The fresh-start effect can be wonderful. As the new year approaches, you may think about the resolutions you want to set, including improving your finances. But, like many resolutions, it’s important to consider how you’ll keep yourself motivated as that fresh-start effect wears off.
“Check in regularly,” says Ismat Mangla, LendingTree senior director of content. “Don’t set a resolution in January and forget about it until November. If you have a spouse, make a monthly check-in date to review your finances and see where you stand. Or put a reminder on your calendar to check in regularly and track progress.”
With that in mind, here are four financial resolutions to consider.
No. 1: Tackle your high-interest debt
“With interest rates soaring, now is a great time to focus on paying down high-interest debt, like credit card balances,” Mangla says.
The first step is determining how much you owe and scrutinizing your various interest rates. Then you can consider which payoff strategy feels the most comfortable for you to start chipping away at that debt.
“You may consider the snowball method, which means paying off the smallest balances first,” Mangla says. “Perhaps your goal is to pay down your three smallest balances by a certain date. Another option is the avalanche method, which entails paying off the debt with the highest interest rates first. You can use a credit card interest calculator to determine how long it’ll take to get down to zero, and then make paying that amount down your specific goal for the new year.”
Note: Those with a lot of high-interest debt may find it helpful to speak with a free credit counselor. The National Foundation for Credit Counseling (NFCC) could be a starting point.
No. 2: Set small, specific savings goals
“Be specific,” Mangla says. “Set small goals. Don’t say ‘I’m going to save $10,000 for a new car’ or ‘I’m going to build up my retirement savings.’ Instead, choose a small amount you know you can manage monthly and commit to saving that. Maybe you put $50 in a high-yield savings account every month. Doing that consistently will reap rewards. Often, it’s just what you need to be encouraged to increase savings down the line.”
Another way you could implement this type of goal is to set up sinking funds. These are savings accounts you plan on regularly tapping for expenses that don’t happen every month. (Think: car maintenance or annual subscriptions.) Dividing those costs over a year can help give you some financial stability in your budget.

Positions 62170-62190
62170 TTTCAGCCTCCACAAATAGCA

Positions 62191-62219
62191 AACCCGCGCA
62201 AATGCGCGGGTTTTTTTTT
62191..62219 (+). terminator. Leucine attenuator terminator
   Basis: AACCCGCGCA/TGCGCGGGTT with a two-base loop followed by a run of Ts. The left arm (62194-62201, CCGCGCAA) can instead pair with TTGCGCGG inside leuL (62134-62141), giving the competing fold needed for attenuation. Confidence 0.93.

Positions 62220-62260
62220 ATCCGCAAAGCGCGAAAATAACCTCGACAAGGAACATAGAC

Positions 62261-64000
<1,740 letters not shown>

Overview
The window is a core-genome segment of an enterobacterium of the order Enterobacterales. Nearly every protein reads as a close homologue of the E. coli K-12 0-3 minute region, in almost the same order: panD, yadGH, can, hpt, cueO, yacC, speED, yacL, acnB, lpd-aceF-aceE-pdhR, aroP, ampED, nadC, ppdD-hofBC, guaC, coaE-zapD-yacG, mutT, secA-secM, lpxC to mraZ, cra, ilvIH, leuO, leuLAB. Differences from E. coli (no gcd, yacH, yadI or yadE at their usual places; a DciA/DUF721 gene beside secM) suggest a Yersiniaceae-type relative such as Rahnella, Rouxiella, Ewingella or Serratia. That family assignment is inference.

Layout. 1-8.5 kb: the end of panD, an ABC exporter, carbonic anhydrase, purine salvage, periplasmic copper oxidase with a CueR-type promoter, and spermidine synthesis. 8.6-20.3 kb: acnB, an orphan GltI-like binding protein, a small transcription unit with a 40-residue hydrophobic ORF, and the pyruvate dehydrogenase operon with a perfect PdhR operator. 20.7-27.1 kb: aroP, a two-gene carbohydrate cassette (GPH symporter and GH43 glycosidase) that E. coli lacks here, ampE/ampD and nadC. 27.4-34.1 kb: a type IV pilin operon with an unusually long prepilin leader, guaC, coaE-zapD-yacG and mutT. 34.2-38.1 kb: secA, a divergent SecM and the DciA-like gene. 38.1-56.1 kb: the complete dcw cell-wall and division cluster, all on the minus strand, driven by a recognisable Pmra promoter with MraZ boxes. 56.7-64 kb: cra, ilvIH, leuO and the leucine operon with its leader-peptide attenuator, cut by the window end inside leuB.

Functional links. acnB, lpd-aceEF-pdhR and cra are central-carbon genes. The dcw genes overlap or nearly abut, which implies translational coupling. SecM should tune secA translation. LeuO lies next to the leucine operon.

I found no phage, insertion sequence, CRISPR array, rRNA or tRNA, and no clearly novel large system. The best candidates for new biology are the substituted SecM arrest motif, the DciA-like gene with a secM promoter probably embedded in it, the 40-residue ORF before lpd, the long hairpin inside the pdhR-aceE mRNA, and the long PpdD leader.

Either way, timing auto-transfers with (or after) paychecks can be extremely helpful since you wouldn’t have to worry about letting the goal fall to the wayside or paying overdraft fees.
No. 3: Increase your credit score
Credit is the gateway to a lot of important financial tools and opportunities. Raising your score can help if you have multiyear goals, like buying a house. The key is to know what steps will have the most impact.
For example, FICO weighs payment history (35%) and amounts owed (30%) more heavily than your length of credit history (15%), credit mix (10%), and new credit inquiries (10%). Focusing on those first two factors — by setting up autopay for your various debts and payments and lowering your credit utilization — is almost certain to be better for your credit score.
No. 4: Talk to a financial professional
If you feel you don’t know what goals would most benefit you, a professional’s opinion could help.
“Meeting with a financial planner or advisor can be a good goal,” Mangla says. “This person can help you audit your finances and figure out where there might be gaps. Perhaps you need to solidify your investment strategy, or maybe your insurance coverage is lacking. A meeting with a financial planner can help set you up for a more solid financial future.”
Another plus is that, unlike many financial goals that require long-term strategies, setting a single meeting is quick, attainable and specific. That could provide the boost you need to make it through the year.
This article originally appeared on LendingTree.com and was syndicated by MediaFeed.org.
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